Then fully fund your 2015 IRA, for another $5.5K
Then pay off the 6.8% loans, for another $9.3K.  That's $20K so far.
Then pay off the 6% and 5.35% loans, for another $3.2K.  Keep paying the minimums on the 4.5% and 3.4% loans.
Take the remaining $1.8K and add to your Vanguard taxable account.
This sounds like a good course of action I think I'll pursue.
The look on our office manager's face (she manages the documentation for our 401k contributions) when I jack up my contribution % for the second time in as many months should be pretty amusing.

Thanks for the help everyone.
The advice is much appreciated, and the help toward achieving my ER goals is invaluable.

TomTX

  • Magnum Stache
  • ******
  • Posts: 3660
  • Location: Texas
Re: Reader Case Study - Am I on the right track & questions
« Reply #14 on: September 26, 2015, 04:15:55 PM »
What could be good reasons to keep that student debt? I can see the use of a small emergency fund of say, three four months. But beyond that, why not pay them off?
The previous logic, while very possibly flawed, was that the money was doing more work for me earning an average annualized return of 6% in the market instead of paying off the 5% loans, for the 1% difference gained.

As it stands, and after running the numbers a bit earlier for the first time in a long time, it's looking like it makes real sense to knock them out, given their 5.5% weighted average rate plus the the additional monthly $360 ($4,320/year) free cash flow paying them off would provide.

Knock off the "weighted average" bullshit. You are deluding yourself.

You've got loans at 6.8%, which is above even your projected market returns.

Pay them off.

FIRE_Buckeye

  • Stubble
  • **
  • Posts: 102
  • Age: 30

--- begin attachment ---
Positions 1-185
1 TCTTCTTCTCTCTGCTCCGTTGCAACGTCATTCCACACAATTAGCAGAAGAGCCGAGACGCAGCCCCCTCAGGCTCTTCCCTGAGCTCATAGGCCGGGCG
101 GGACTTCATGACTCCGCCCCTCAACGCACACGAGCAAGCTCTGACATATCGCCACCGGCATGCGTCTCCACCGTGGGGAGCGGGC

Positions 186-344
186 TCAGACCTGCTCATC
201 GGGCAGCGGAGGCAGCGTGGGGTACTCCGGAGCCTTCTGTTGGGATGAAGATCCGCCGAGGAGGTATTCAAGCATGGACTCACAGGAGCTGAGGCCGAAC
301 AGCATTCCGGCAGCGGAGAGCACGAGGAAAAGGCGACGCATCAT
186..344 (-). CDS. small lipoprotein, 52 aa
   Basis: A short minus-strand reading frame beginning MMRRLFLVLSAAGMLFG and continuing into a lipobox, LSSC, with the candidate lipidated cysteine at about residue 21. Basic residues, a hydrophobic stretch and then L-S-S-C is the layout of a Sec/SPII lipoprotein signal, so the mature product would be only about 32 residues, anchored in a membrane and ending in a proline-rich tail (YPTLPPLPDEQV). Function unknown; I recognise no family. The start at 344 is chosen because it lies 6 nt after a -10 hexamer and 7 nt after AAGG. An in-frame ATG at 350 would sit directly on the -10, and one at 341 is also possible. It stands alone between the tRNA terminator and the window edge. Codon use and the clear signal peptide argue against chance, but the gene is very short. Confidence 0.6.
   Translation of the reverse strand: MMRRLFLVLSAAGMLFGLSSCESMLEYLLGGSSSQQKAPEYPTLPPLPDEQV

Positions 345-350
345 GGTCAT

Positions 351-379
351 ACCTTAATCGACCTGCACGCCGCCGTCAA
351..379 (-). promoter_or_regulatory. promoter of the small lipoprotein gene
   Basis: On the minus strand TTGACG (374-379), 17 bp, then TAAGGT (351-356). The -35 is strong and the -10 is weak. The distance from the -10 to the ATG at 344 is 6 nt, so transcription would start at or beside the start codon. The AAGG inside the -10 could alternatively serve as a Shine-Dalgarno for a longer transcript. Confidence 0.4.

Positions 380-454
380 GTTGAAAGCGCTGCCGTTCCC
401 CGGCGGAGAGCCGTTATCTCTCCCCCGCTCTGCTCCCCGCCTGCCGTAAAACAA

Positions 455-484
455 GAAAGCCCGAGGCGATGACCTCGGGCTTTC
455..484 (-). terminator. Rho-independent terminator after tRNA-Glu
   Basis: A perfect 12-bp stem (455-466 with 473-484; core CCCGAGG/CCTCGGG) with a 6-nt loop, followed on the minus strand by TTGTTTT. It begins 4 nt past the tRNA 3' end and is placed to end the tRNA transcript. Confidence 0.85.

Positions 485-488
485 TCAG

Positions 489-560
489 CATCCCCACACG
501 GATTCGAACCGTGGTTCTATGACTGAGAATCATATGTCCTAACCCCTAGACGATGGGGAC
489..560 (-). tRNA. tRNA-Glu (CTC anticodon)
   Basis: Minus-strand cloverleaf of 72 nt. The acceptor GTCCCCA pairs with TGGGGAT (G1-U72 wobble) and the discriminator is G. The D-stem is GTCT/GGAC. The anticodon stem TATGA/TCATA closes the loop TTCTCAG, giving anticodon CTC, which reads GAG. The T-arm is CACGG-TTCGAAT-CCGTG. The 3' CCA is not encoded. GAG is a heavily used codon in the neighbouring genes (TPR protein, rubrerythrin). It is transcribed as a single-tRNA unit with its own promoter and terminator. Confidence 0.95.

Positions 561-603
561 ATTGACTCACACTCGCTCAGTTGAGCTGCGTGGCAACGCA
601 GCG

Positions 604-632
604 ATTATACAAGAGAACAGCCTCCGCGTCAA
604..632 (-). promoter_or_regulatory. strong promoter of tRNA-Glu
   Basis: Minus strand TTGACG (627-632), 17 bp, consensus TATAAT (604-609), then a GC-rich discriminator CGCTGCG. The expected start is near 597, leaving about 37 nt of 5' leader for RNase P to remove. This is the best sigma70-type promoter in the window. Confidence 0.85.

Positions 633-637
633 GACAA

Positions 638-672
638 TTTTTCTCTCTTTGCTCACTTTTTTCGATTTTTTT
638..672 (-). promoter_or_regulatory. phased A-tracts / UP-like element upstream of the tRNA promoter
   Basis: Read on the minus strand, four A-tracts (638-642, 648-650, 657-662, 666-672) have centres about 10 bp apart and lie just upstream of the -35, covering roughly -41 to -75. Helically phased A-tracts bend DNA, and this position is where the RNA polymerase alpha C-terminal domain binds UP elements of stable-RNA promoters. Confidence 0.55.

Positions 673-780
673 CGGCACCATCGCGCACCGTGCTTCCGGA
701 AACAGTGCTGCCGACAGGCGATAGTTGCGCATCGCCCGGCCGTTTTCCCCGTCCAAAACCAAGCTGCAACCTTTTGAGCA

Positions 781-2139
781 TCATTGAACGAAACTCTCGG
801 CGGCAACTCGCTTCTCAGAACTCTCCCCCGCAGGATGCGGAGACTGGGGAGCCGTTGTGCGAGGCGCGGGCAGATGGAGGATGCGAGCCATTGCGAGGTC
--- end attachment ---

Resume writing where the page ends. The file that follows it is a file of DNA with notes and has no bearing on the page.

Re: Reader Case Study - Am I on the right track & questions
« Reply #15 on: September 27, 2015, 10:00:22 AM »
What could be good reasons to keep that student debt? I can see the use of a small emergency fund of say, three four months. But beyond that, why not pay them off?
The previous logic, while very possibly flawed, was that the money was doing more work for me earning an average annualized return of 6% in the market instead of paying off the 5% loans, for the 1% difference gained.

As it stands, and after running the numbers a bit earlier for the first time in a long time, it's looking like it makes real sense to knock them out, given their 5.5% weighted average rate plus the the additional monthly $360 ($4,320/year) free cash flow paying them off would provide.

Knock off the "weighted average" bullshit. You are deluding yourself.

You've got loans at 6.8%, which is above even your projected market returns.

Pay them off.
As I said in the post you quoted, previous logic (that was clearly flawed).
All of the loans above 5% are set to be paid off this week.

Easye418

  • Bristles
  • ***
  • Posts: 472
Re: Reader Case Study - Am I on the right track & questions
« Reply #16 on: September 28, 2015, 08:07:08 AM »
Hello fellow FA,

First of all, we don't get paid enough, do we? :)   

Second, Mix between raising 401k and using the cash to pay down the high interest loans. 


2Birds1Stone

  • Walrus Stache
  • *******
  • Posts: 5662
  • Age: 1
  • Location: Earth
  • K Thnx Bye
Re: Reader Case Study - Am I on the right track & questions
« Reply #17 on: September 28, 2015, 11:15:19 AM »
Welcome! You are off to a great start, once you have those 5%+ loans paid off, max out tax sheltered investment space and continue to increase investment amounts as your income grows.

As far as the SO, is she on board with all of this? Do you believe you will spend a long time together?

TomTX

  • Magnum Stache
  • ******
  • Posts: 3660
  • Location: Texas
Re: Reader Case Study - Am I on the right track & questions
« Reply #18 on: September 28, 2015, 07:13:49 PM »
What could be good reasons to keep that student debt? I can see the use of a small emergency fund of say, three four months. But beyond that, why not pay them off?
The previous logic, while very possibly flawed, was that the money was doing more work for me earning an average annualized return of 6% in the market instead of paying off the 5% loans, for the 1% difference gained.